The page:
I can relate Doghouse Diaries’ comic about forgetting the names of people as soon as you meet them. Read the rest READ THE REST
“Hey buddy, do you use facebook?”
“Feel free to add me I’m fb.com/MyUsername”
Ten minutes later:
“Ah, his name’s ‘Nigel’!”
If they use a silly name on facebook, then fuck 'em
Having problems recognizing faces makes this less of an issue. Even if I remember your name, I probably don’t recognize you anyway so it doesn’t matter.
I have difficulty with names and numbers, but I’ll remember your face for a long, long time. Typically, I’m just honest with people and say, “Look, I do try hard to remember names, but sometimes I lose them anyway. Would you mind telling me again? Please understand that I really do know who you are, whether I know your name or not.”
After that, the conversation will usually evolve into a discussion of personal cognitive functions, where I explain that I know people mainly by their look and their behavioral personality. This usually starts with a description of eyes, which drives my mother crazy because she generally does not notice eyes that much.
The most irritating bit is when I used to pedicab, and there was a guy (of course I can’t remember his name) working for a competing company who never remembered a face. I’d have to reintroduce myself every single time we met, which was about every two weeks or so. True story.
My advice is hardly new, but this is the only thing that works for me: Say their name back to them, immediately, combined with starring at their face and a consciousness that you are in “record” mode. Then once again at departure with the same mentality really seals it. Bonus for handshakes. This also give the ancillary benefit of appearing very well-mannered.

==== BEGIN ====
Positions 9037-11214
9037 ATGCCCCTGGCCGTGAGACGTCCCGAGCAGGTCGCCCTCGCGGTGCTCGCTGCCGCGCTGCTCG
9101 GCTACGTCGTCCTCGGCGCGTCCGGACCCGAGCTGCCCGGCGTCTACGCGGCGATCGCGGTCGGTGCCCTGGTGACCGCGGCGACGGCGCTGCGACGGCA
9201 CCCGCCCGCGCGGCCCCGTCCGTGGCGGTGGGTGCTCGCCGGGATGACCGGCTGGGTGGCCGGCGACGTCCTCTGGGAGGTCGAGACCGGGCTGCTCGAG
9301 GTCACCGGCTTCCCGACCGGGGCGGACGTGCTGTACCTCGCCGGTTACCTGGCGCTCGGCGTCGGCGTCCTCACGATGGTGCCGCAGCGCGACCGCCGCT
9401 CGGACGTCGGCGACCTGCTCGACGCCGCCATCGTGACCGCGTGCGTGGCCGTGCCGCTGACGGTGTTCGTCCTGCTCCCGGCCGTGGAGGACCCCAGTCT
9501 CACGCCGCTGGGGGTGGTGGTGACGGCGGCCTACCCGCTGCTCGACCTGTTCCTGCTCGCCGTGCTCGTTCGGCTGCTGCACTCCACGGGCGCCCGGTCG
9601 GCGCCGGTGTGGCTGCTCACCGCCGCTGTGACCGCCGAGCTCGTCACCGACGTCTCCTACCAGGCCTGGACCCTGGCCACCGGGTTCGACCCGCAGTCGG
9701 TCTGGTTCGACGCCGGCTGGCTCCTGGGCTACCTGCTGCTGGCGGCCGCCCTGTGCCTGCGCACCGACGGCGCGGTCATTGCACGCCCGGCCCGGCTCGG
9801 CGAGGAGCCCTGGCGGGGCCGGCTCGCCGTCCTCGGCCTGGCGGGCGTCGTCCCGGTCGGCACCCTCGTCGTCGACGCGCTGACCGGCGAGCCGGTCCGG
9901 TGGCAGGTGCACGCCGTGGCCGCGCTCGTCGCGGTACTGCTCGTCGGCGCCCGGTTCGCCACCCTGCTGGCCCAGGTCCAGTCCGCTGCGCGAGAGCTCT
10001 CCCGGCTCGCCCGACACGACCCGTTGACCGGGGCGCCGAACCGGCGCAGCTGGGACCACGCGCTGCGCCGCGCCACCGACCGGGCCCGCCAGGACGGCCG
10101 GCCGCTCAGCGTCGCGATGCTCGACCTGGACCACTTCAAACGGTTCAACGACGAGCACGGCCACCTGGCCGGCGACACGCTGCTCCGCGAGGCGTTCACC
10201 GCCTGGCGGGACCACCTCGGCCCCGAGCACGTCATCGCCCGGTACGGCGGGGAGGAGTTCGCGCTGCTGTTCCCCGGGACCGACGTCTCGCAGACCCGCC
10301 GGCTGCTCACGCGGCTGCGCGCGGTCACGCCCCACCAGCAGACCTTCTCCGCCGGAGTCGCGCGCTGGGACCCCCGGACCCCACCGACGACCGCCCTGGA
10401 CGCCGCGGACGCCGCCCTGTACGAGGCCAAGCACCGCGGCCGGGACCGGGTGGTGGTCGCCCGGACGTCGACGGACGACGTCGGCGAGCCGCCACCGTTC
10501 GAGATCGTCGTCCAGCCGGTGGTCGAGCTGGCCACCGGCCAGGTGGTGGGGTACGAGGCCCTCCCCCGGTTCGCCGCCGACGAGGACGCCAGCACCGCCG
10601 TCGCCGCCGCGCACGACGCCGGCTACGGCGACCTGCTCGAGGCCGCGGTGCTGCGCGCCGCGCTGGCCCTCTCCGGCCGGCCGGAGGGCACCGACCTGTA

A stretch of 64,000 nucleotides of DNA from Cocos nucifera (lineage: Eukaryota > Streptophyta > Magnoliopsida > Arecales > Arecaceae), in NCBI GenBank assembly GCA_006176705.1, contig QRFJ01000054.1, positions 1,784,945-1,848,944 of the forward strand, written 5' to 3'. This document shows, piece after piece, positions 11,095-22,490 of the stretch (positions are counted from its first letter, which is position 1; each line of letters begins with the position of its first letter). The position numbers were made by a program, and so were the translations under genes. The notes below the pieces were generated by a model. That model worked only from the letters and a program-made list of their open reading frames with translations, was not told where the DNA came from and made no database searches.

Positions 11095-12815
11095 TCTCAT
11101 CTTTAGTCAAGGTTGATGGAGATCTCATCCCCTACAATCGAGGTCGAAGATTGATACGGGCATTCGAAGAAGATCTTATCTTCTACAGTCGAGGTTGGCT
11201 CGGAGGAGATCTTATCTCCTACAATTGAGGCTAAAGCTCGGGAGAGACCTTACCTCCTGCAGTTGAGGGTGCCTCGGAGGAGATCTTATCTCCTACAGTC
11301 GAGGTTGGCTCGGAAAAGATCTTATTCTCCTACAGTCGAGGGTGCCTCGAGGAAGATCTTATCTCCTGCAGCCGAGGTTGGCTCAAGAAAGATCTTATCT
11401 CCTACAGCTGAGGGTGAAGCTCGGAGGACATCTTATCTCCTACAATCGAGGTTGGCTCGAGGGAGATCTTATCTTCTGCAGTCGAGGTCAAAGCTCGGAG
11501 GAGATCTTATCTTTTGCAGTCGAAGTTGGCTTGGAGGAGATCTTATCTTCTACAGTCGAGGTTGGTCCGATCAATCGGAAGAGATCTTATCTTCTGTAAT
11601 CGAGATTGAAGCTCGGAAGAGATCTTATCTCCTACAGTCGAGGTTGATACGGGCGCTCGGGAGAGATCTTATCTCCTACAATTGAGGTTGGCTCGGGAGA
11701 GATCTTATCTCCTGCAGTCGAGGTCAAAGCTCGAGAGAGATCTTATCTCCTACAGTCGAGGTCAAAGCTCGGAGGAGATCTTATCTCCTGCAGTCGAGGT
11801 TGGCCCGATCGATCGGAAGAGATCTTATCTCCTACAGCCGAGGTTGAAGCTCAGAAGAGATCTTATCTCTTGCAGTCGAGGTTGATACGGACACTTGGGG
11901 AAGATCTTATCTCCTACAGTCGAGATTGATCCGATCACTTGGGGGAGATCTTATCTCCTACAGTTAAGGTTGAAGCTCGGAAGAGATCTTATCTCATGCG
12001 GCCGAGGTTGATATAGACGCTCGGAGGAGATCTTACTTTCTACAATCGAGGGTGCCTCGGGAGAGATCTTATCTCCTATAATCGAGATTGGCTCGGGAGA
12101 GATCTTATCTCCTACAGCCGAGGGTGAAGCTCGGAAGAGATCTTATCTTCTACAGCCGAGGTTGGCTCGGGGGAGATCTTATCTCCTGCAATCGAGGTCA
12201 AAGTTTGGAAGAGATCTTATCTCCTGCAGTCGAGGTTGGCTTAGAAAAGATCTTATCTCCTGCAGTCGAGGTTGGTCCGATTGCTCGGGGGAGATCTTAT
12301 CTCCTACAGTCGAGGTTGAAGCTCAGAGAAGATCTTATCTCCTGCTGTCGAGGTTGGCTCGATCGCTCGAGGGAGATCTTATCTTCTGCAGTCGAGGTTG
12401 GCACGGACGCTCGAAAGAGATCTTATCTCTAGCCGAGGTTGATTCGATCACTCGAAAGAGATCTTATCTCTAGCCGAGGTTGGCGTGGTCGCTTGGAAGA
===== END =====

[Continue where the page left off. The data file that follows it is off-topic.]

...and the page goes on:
“Hi, I’m Noah” (extend hand, record mode activate)
(takes hand) “Bill”
“Bill, pleased to meet you”
[conversation–seize any opportunity to work their name in]
“Well, Bill, I’d better get back to it. See you around!”
It might come off as corny in print, but in life it seems to make you come off as charismatic. Even so, it’s far less corny than being that guy that never remembers anyone’s name, which I used to be.
It’s developing the habit that’s the hard part, but once it becomes routine, the dividends are large.
EDIT: oh, and later when you recall the meeting in your mind, pair their face with the face of a friend or public figure with the same name. whether they look alike is irrelevant. for instance, i don’t see one of my neighbors–Laura–too much, but when I do, i visualize this. they look nothing alike. it works.
(I also mentally playback the sound of the mynah bird saying her name)
I’m terrible with names. After a number of years of teaching yoga, people come up to me and I say, “Hey! I know you! Rotatory scoliosis, right?”
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